The availability of arable land is limited in Québec and Ontario. With climate change and the intensification of farming, we will see a deterioration of soil health. The existing arable lands will experience increased production pressure as climate conditions shift to a new norm. Climate change will also spur the expansion of farming operations into regions where the climate is not currently conducive to cultivation. This will lead to the depletion of the soil’s organic matter content; the degradation of soil structure; an increase in erodibility; further runoff, erosion, and pollution of water bodies by sediments, nutrients, and pesticides; and an increase in CO2 atmospheric emissions. The intensification of farming activity will leave the soil even more vulnerable to degradation processes, which, in turn, will exacerbate the abovementioned effects. To mitigate the negative repercussions and ensure the future productivity of agricultural soils in Québec and Ontario, especially in areas where farming is currently limited, we must monitor the changes in soil health brought about by climate change and develop new soil conservation techniques accordingly.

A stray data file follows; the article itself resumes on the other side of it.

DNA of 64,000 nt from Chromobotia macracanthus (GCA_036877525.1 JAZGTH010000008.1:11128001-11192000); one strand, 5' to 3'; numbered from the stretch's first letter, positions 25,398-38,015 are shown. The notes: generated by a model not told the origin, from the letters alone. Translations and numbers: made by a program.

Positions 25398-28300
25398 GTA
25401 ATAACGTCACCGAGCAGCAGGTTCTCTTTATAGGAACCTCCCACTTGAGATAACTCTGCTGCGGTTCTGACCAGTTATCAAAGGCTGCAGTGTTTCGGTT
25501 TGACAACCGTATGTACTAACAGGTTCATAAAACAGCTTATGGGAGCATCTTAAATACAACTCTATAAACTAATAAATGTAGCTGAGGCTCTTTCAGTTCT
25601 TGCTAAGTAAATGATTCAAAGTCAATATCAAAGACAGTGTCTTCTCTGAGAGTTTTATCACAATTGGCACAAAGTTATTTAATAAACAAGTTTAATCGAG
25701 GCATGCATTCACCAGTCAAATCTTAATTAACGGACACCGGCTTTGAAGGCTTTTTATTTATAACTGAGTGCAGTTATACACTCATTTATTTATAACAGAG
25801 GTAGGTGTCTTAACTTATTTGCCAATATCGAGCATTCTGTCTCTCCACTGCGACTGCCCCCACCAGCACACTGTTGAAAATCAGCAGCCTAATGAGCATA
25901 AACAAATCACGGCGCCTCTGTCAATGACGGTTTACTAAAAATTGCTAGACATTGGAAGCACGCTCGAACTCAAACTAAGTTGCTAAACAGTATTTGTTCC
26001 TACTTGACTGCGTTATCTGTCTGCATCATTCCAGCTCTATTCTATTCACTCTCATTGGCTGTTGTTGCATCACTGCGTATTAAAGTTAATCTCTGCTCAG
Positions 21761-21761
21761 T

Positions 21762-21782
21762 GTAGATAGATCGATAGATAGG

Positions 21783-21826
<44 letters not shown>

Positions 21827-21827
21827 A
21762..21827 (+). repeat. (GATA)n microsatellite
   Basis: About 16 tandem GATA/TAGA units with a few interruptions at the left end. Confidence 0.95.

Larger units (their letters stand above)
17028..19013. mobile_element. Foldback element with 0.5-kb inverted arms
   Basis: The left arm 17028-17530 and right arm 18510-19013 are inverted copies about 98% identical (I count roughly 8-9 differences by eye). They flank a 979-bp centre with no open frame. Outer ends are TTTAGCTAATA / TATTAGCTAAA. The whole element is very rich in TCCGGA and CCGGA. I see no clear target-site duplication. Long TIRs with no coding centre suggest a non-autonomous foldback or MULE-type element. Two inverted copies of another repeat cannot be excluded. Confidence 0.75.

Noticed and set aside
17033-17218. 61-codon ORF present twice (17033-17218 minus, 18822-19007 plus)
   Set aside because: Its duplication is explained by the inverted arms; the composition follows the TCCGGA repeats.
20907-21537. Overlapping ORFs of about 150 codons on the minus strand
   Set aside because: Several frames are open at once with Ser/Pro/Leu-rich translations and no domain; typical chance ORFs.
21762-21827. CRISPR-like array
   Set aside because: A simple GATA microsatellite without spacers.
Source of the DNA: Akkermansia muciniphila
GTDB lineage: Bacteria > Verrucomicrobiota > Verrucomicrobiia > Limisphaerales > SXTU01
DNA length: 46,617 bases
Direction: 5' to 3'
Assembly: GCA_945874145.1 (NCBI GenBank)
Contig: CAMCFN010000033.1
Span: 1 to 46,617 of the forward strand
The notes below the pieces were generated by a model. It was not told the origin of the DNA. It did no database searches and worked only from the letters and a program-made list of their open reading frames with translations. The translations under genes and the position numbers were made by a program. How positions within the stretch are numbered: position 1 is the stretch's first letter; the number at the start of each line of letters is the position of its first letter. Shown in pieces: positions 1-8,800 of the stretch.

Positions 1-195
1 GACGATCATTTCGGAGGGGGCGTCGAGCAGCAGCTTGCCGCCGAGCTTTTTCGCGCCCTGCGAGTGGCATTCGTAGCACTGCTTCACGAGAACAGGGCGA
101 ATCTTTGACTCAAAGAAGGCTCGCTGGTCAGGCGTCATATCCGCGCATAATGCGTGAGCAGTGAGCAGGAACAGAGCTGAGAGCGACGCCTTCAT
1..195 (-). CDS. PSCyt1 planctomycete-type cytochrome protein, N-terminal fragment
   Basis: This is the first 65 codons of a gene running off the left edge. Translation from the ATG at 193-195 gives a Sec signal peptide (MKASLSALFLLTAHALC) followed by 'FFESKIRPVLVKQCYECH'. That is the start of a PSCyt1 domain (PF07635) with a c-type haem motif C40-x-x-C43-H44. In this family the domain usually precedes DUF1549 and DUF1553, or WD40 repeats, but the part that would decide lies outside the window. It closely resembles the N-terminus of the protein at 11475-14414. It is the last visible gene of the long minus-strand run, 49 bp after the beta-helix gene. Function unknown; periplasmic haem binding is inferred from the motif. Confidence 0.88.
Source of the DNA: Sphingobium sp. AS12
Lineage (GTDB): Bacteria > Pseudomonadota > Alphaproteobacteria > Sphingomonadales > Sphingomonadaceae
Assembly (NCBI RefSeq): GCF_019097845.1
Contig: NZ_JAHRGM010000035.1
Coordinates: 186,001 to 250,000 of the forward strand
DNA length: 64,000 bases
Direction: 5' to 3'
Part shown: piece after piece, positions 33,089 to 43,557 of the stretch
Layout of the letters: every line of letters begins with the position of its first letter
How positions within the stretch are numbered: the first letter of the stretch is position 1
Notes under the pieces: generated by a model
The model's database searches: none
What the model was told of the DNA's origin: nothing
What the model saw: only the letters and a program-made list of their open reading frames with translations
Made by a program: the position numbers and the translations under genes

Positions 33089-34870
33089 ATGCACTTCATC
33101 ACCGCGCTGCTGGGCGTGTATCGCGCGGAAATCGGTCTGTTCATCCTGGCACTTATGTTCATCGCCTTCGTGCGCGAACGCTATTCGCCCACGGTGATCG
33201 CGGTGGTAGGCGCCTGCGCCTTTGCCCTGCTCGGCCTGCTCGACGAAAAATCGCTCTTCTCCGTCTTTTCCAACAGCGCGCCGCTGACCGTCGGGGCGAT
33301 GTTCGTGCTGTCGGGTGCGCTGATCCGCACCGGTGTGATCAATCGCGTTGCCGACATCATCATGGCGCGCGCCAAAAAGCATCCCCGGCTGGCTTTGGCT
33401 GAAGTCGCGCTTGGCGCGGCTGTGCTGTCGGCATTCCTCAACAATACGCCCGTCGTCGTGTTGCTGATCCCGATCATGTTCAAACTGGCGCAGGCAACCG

From 2018 to 2021
This project could help to enable agriculture in areas where the climate is not currently conducive to cultivation.
Ministère de l'Agriculture, des Pêcheries et de l'Alimentation du Québec | Université du Québec à Chicoutimi | University of Guelph | Ouranos
The aim of the project is to assess the impact of applying various rates of glyphosate in field crop systems on the soil and crop rhizosphere microbiome.
Researcher: Richard Hogue
The purpose of this project was to study the vegetative propagation and regeneration capacity of Canada thistle and sow thistle with a view to developing effective weed control strategies.
Researcher: Maryse Leblanc
This project evaluated the impact of various corn, soya, and wheat fertilization methods on marketable yields, harvest quality, nitrate losses, and movement of microorganisms potentially pathogenic for humans.
Researcher: Caroline Côté